With 355 miles of trails, Rocky Mountain National Park’s best hikes make up a long, long list. While they can be divided into three categories — lake hikes, waterfall hikes, and summit hikes — many traverse all varieties of terrain and offer wide-ranging views and experiences. Pick up a map from the park’s visitor centers, or use a way-finding app like CoTrex to locate specific trailheads. These are some notable favorites, with all mileage denoted as round-trip.

Lake hikes

Chasm Lake in Rocky Mountains National Park

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Chasm Lake — Possibly the best lake hike in Rocky, Chasm Lake starts at the Longs Peak trailhead and puts you right on the water, gazing at the famous “Diamond,” the east-facing wall of the peak. This trail starts at 9,405 and heads above the treeline, so be sure to begin early to avoid afternoon thunderstorms. 8.5 miles; 2,566 feet elevation gain; strenuous

Emerald Lake

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Emerald Lake — This trail starts at the Bear Lake trailhead and winds past Bear Lake, Nymph Lake, Dream Lake, and finally Emerald Lake — all watery spots melting off the Tyndall Glacier. 3.3 miles; 650 feet elevation gain; easy

Lake Helene — Also starting at the Bear Lake trailhead, this time you’ll venture toward Bierstadt Lake and the Mill Creek Basin toward the Flattop Mountain trail. Once at the lake, the 12,129-foot Notchtop Mountain is looming over you, a sentinel from above. 6.5 miles; 1,340 feet elevation gain; moderate

Waterfall hikes

Alberta Falls

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Alberta Falls — This is an especially great fall hike, as the route to the waterfall winds through mixed pine forest and aspen groves. Starting at the Glacier Gorge trailhead, you’ll end at the thunderous 30-foot falls, with an option to continue on to Mills Lake. 1.2 miles; 210 feet elevation gain; easy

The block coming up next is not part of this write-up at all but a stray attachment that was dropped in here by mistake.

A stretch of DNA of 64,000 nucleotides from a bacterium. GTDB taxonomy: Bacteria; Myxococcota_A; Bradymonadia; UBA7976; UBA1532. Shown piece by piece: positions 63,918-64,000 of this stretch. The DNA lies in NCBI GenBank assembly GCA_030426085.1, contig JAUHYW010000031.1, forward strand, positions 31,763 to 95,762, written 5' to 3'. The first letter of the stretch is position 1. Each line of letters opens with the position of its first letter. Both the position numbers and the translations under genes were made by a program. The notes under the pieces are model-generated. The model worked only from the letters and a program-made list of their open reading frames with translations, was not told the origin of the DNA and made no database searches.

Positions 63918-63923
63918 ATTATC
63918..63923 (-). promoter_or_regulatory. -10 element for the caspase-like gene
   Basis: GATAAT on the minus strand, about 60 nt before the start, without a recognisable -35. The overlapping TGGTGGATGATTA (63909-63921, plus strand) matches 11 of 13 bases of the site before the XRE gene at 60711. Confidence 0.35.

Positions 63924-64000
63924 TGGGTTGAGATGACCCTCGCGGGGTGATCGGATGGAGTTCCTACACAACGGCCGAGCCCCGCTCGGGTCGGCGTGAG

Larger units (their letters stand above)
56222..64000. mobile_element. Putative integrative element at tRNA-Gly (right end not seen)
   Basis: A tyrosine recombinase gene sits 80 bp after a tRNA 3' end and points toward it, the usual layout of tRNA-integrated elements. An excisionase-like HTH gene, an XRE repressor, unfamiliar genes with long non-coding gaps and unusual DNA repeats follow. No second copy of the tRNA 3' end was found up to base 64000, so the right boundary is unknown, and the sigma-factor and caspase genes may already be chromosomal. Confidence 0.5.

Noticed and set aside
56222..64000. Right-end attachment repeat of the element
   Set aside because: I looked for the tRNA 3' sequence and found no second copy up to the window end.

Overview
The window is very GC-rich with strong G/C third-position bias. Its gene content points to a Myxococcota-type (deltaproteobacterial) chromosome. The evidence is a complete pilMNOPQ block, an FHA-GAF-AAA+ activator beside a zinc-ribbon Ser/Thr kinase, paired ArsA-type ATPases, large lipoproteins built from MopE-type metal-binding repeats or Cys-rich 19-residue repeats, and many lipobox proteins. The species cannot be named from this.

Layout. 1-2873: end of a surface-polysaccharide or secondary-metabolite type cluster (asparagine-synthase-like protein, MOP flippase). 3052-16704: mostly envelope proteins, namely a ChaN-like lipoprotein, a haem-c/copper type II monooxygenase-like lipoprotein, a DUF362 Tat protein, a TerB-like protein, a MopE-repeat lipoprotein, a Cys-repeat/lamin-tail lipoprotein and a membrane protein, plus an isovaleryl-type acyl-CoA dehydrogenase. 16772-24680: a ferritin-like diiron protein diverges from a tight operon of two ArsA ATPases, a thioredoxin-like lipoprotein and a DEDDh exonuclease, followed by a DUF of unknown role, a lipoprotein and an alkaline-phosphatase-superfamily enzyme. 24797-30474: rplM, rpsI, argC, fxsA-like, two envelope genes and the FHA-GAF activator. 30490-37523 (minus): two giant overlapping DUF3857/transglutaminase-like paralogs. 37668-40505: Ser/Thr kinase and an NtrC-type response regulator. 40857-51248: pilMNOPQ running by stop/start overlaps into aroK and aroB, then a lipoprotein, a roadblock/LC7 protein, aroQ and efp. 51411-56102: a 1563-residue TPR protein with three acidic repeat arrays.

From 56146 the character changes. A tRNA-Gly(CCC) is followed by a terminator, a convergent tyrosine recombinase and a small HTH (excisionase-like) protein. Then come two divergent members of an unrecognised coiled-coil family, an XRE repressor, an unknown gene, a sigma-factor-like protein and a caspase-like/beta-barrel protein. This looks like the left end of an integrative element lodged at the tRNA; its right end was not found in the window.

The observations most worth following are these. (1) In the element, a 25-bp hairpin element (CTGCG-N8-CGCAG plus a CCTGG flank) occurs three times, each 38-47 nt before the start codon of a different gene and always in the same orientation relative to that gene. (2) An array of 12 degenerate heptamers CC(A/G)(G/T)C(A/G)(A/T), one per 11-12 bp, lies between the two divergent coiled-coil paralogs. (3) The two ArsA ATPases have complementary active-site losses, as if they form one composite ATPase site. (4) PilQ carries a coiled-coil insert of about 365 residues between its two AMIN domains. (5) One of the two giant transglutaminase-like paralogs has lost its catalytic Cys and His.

Ouzel Falls — The trek to Ouzel Falls begins from the Wild Basin trailhead, by far the most remote section of the park. You’ll pass several smaller waterfalls and backcountry campsites on your way to the 40-foot Ouzel Falls. Go a bit off-trail to get the best vantage point. 5.4 miles; 960 feet elevation gain; moderate

Timberline Falls

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Timberline Falls — The beginning of this trek is also the hike to Alberta Falls. It continues on through gorges and valleys, all the way to The Loch, a beautiful subalpine lake, the Taylor Glacier, and the impressive Sky Pond. Toward mile four, you’ll climb 200 feet in 0.15 miles, ending with views of the 100-foot falls. 8 miles; 1,510 feet elevation gain; strenuous

Summit hikes

Ute Trail

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Ute Trail to Tombstone Ridge — This is a great acclimation hike for those new to this kind of elevation. Despite the easy elevation gain, it still offers panoramic views along Tombstone Ridge and into Forest Canyon — because it starts at 11,430 feet. 4 miles; 481 feet; moderate

Mount Ida — If you’re not quite up for hiking a 14er, consider Mount Ida. You’ll hit about 100 feet shy of 13,000. Start at Poudre Lake, and by mile 3.5, you’ll be at the mountain’s base. Be prepared for some off-trailing, rugged terrain, and adrenaline spikes. 9.6 miles; 2,465 feet; strenuous

Hikers walking cross a tree trunk bridge over Tyndall Creek on Emerald Lake Trail

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Flattop Mountain — For Flattop Mountain, you’ll take the Bear Lake trailhead all the way to epic views of the Continental Divide. It’s a constant, steady ascent from 9,450 feet to 12,300-plus. At the top, climb another 389 feet to Hallett Peak, or just bask in the bird’s-eye views of the park at Flattop. 8.5 miles; 2,866 feet; strenuous